Politics Is Not Rocket Science

Lately, we have been inundated with statistics based projections for November. Though I do love statistics and modeling, what underlies the data is something very simple. In order to win elections, you must turn out your base and persuade a certain number of movable voters to vote for you. It really is that simple. Obviously, the number of movable voters you need depends on a few factors- size of your base, size of opponent’s base, estimates of turnout, and potential anomalies.

Herein lies the problem for Democrats as November approaches- our base is not motivated, and neither are a good chunk of our 2006 and 2008 movables. Most polling shows very close races when using registered voters. However, when the screen of likely voters is used, Democrats are faring quite horribly.

This enthusiasm gap is the product of several factors. It is hard to ignore the disappointment some activists Democrats feel towards the administration and the Party in general. But I think some of this is overblown and results, at least in part, from the netroots’ echo-chamber. (Full disclosure- I count myself among those who are disappointed and online.) The average non-activist/non-netroots Democratic voter is not turning away from voting in November because Harry Reid can’t get Obama’s judicial nominees through the Senate.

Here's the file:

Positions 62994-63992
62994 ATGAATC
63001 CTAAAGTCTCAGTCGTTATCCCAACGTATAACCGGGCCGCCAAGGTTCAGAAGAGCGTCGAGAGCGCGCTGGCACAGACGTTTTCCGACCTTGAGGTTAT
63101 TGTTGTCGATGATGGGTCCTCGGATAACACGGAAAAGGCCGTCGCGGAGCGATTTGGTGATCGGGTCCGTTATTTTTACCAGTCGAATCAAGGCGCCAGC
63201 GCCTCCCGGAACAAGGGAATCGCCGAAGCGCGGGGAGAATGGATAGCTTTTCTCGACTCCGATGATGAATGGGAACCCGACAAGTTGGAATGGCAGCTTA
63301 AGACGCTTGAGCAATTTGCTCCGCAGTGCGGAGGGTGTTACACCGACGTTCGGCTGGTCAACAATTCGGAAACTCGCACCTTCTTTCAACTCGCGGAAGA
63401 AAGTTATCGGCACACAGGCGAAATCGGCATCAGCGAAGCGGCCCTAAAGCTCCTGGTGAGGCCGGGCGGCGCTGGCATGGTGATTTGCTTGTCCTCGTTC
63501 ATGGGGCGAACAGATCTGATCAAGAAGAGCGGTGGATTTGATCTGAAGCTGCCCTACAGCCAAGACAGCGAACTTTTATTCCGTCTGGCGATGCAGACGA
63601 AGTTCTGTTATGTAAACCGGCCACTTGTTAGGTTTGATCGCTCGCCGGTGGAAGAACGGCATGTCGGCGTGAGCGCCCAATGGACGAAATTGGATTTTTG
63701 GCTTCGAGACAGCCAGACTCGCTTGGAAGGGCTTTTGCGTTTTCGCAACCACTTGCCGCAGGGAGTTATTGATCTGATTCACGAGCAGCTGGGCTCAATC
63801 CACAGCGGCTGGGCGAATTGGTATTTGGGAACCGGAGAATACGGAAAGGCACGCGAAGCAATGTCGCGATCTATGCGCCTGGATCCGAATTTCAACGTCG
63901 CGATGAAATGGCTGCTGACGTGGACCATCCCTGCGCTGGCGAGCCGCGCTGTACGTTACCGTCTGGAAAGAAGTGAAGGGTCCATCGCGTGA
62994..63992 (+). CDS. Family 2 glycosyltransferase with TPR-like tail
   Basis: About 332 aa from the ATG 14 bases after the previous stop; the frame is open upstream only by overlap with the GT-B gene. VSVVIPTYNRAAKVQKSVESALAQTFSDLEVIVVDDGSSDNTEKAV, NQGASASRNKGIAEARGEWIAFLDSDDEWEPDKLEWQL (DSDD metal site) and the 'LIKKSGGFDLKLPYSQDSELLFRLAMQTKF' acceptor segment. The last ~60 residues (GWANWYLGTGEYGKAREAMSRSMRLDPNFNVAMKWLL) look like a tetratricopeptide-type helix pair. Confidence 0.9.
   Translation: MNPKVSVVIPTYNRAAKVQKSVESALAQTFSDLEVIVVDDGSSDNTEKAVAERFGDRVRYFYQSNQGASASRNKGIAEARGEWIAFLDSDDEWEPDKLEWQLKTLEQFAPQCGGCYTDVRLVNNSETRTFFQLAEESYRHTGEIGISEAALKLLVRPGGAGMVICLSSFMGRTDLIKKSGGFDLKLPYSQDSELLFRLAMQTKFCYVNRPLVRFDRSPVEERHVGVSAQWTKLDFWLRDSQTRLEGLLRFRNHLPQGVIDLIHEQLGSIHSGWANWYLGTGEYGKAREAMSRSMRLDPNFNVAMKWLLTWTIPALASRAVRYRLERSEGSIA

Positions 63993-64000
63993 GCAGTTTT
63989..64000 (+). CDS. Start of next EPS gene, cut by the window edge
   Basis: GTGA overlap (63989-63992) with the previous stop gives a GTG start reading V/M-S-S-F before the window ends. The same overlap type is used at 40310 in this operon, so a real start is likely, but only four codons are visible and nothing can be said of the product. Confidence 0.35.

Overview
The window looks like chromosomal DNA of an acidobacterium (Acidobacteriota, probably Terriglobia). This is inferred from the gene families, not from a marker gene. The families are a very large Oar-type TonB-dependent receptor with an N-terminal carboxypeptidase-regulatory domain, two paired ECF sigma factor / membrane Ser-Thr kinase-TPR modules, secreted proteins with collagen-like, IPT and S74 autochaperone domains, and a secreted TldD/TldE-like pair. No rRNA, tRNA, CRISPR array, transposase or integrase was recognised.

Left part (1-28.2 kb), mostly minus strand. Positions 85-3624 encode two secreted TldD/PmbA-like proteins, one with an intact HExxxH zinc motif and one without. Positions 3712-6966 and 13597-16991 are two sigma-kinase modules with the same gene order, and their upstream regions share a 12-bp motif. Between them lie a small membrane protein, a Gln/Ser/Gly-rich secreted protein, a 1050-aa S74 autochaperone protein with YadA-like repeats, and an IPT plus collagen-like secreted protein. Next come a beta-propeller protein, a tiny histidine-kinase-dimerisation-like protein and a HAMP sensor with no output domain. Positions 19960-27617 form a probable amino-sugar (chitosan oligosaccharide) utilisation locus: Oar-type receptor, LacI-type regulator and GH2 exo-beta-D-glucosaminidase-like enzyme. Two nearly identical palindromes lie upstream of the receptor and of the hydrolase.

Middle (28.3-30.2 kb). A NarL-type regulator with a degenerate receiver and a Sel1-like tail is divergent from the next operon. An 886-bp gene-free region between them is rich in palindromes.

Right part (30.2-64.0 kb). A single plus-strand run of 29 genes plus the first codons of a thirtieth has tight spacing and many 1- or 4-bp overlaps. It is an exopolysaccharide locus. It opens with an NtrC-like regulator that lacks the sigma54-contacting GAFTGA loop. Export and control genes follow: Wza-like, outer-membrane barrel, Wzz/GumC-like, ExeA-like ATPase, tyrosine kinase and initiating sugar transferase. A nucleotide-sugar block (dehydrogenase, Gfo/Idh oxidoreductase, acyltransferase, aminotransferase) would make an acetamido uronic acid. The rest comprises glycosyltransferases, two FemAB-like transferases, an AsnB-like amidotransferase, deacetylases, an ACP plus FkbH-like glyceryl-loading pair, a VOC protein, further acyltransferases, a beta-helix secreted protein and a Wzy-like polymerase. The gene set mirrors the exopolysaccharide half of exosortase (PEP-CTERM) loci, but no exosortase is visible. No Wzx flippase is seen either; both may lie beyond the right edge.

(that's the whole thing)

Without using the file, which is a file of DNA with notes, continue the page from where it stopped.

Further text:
Instead, Democratic voters are disappearing because they expected more to be done on the economy. Sure, some may be disappointed by the compromised health care reform bill, but what they really want are jobs and economic stability. (I’ll leave aside the discussion of how realistic it is to fix eight years of damage in twenty months.) I would argue, too, that a prime reason Democratic voters are not enthusiastic is that they do not perceive the threat of a GOP takeover.

It is a far easier task to rally the base for change than it is to maintain that momentum over the course of three elections. Change is infinitely more appealing, on an emotional level, than stay the course. So the task at hand for Democrats is to energize their base by explaining the very real dangers to progress that a Republican House and/or Senate would be. And, they must make clear to movables that there has been progress over the past twenty months, that the economy is getting better, and that but for the stimulus we would be in much more dire straits. (In a normal year, Democrats could also try to suppress Republican turnout. I do not think much of that is possible this year.)

Over the past two weeks the administration has shown they get it. And while I wonder if maybe it was too little, too late, it is hard to argue with the team that ran one of the most technically proficient presidential campaigns in my lifetime. It will take a combination of the White House political team, with its agenda setting power, and other Democrats stepping up, with a helpful assist from the teabaggers and their extremist candidates, to craft a winning strategy for November. There may still be just enough time to save us.

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